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International Journal of Gynecology and Obstetrics (2007) 98, 1519

a v a i l a b l e a t w w w. s c i e n c e d i r e c t . c o m

w w w. e l s e v i e r. c o m / l o c a t e / i j g o

CLINICAL ARTICLE

The laparoscopic Vecchietti technique for


vaginal agenesis
F. Borruto c , F.S. Camoglio a,b , N. Zampieri a,b,, L. Fedele d
a

Department of Surgical Sciences, University of Verona, Verona, Italy


Pediatric Surgical Unit, Policlinico G.B. Rossi, University of Verona, Verona, Italy
c
Department of Gynecology and Obstetrics, Department of Women and Child-Biology and Genetics
Pathological and Endocrinological of Infancy Unit, University of Verona, Italy
d
Department of Gynecology and Obstetrics, University of Milan, Italy
b

Received 11 December 2006; received in revised form 26 February 2007; accepted 15 March 2007

KEYWORDS
Vaginal agenesis;

Abstract

Neo-vagina;
Sexual satisfaction

Objective: To evaluate surgical, long-term anatomic and functional results of the laparoscopic
Vecchietti procedure to treat women with vaginal agenesis. Methods: Retrospective analysis of
86 women treated at the Department of Gynecology and Obstetrics at the University of Verona,
Italy. Data were analyzed based on surgical results and postoperative sexual satisfaction. Depth
and diameter of the neo-vagina was determined. The characteristics of the neo-vaginal mucosa
were investigated by vaginoscopy. Patients reported frequency, satisfaction, and any difficulties
found at intercourse. Results: Functional success was obtained in 98.1% and anatomic success in
100%. In all patients, at 1 year, the mucosa was pink, trophic, and moist. Two fingers were
introduced easily into the neo-vagina in all cases. All patients, which decided to have sexual
intercourse, defined these as satisfying within 6 months. Conclusions: Laparoscopic procedure
used in this study is simple, safe, and effective. Anatomical and functional results obtained
suggest this laparoscopic procedure as the treatment of choice for this syndrome.
2007 International Federation of Gynecology and Obstetrics. Published by Elsevier Ireland Ltd.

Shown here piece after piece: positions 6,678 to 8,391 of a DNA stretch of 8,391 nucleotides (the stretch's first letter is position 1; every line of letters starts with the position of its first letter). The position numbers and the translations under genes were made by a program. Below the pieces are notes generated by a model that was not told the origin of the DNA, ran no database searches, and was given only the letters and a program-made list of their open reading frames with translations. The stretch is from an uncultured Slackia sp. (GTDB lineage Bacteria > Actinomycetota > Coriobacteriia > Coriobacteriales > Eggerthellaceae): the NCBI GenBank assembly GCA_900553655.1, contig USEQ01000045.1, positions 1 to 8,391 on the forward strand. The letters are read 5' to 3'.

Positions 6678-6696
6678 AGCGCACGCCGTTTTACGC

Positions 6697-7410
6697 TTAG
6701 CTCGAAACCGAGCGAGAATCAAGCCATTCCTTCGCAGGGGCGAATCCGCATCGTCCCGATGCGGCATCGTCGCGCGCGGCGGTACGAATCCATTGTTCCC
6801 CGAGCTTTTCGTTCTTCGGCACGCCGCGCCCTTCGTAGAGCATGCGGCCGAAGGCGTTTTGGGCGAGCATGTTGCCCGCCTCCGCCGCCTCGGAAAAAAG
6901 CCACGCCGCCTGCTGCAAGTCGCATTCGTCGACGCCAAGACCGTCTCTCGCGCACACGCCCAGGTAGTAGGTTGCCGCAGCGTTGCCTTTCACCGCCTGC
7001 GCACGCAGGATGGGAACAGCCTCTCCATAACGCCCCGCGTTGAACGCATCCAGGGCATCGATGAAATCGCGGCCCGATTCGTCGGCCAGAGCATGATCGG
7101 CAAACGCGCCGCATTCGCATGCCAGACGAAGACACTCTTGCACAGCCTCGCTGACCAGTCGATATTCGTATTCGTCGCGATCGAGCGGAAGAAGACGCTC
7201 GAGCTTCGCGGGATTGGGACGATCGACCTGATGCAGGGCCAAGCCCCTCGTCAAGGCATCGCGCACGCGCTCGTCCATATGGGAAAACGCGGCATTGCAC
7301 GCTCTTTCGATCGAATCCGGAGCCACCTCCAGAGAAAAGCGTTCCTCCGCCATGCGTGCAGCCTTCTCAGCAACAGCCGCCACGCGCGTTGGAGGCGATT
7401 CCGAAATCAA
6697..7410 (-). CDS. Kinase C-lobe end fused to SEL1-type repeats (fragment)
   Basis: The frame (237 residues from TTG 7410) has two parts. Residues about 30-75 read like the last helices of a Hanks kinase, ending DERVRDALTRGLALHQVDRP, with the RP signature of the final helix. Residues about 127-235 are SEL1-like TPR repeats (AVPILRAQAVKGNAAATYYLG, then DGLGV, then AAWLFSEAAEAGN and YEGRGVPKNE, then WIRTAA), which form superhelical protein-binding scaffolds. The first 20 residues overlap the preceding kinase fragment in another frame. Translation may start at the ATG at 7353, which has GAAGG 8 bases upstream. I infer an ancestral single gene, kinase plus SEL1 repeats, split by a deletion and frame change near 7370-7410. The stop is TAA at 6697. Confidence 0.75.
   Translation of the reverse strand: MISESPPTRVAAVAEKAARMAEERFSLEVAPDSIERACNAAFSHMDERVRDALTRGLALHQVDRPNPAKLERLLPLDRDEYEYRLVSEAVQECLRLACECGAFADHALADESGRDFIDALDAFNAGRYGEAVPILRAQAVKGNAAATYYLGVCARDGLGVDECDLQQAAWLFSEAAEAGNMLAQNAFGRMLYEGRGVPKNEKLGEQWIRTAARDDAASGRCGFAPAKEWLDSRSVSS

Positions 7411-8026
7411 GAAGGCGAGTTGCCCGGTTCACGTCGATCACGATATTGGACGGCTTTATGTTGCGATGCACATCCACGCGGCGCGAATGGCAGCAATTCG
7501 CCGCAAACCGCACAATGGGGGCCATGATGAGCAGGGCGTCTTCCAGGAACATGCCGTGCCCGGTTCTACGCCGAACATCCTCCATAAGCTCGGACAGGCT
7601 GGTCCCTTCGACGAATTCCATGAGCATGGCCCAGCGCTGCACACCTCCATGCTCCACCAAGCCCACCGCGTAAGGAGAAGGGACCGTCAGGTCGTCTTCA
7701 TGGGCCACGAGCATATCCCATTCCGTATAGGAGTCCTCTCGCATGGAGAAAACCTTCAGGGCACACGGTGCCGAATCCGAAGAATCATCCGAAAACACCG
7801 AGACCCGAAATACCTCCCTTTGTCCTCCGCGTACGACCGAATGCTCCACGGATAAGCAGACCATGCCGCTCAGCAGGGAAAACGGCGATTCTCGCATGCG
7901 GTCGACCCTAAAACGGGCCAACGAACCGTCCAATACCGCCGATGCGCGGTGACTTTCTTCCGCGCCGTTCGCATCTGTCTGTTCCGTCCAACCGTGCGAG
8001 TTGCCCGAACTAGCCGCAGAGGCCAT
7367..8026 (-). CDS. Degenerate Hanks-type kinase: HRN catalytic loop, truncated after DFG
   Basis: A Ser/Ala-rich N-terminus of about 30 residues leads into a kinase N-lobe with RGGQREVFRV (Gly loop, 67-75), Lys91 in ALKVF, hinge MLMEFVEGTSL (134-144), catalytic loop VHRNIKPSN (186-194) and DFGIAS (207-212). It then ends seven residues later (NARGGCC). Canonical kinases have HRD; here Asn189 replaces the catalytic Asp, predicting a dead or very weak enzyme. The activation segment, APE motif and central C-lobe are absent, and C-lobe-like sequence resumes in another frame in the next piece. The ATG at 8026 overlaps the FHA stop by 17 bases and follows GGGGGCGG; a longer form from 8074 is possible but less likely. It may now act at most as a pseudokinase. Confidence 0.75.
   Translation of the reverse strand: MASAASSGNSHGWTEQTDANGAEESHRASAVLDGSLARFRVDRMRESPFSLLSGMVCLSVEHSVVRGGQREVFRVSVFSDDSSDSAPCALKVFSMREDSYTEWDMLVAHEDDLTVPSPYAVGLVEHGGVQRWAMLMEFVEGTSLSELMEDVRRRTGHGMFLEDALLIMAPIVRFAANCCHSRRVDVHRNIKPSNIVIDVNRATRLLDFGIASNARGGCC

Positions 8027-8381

All rights reserved.

1. Introduction
Vaginal agenesis is a rare congenital anomaly of the female
genital tract with a prevalence of 1 in 5000 female new Corresponding author. Pediatric Surgical Unit, Policlinico G.B.
Rossi, Verona, Italy. Tel.: +39 349 1943677; fax: +39 045 8124662.
E-mail address: dr.zampieri@libero.it (N. Zampieri).

borns and is the result of an alteration occurring during the


embryonic development of the female internal genitalia [1
13].
A standardized treatment does not yet exist, but
numerous techniques to create a neo-vagina have been
proposed in the past. Most methods for the treatment of
aplasia or atresia of the vagina can be considered nonsurgical, such as progressive dilatation [14], or surgical, such
as skin transplants [15], intestinal transplants [16], or

0020-7292/$ - see front matter 2007 International Federation of Gynecology and Obstetrics. Published by Elsevier Ireland Ltd.
All rights reserved.
doi:10.1016/j.ijgo.2007.03.012

16
epithelialization from the outer skin layer (the Vecchietti
method) [17].
In Europe during the last 30 years, the most commonly
used method for the creation of a neo-vagina has been that
proposed by Vecchietti [1] in 1965, which combines surgical
and functional connotations. This procedure can be considered as a surgical version of Frank's method [14]. Instead
of applying pressure from below, constant traction is exerted
from above to an acrylic olive, which is pulled upward,
causing a deep invagination in the vesicorectal space, usually
in 78 days. The constructed neo-vagina must be maintained
by daily application of artificial dilators.
In 1994 a laparoscopic version of the Vecchietti method that
has proved safe and effective was described [18]. Other
investigators have proposed various laparoscopic modifications
of the Vecchietti operation, but with small series. The aim of
our investigation was to assess clinical and surgical results as
well as anatomical and functional outcomes after a laparoscopic Vecchietti procedure with a follow-up of 210 years.

2. Materials and methods


Between 1993 and 2004, 86 patients aged between 16 and 34
with vaginal agenesis were observed at the Verona University
Hospital for diagnosis and treatment with the laparoscopic
Vecchietti technique.
All patients were post-pubertal with primary amenorrhea.
They had a diagnosis of vaginal agenesis made by physical
examination. Criteria for the diagnosis of this syndrome were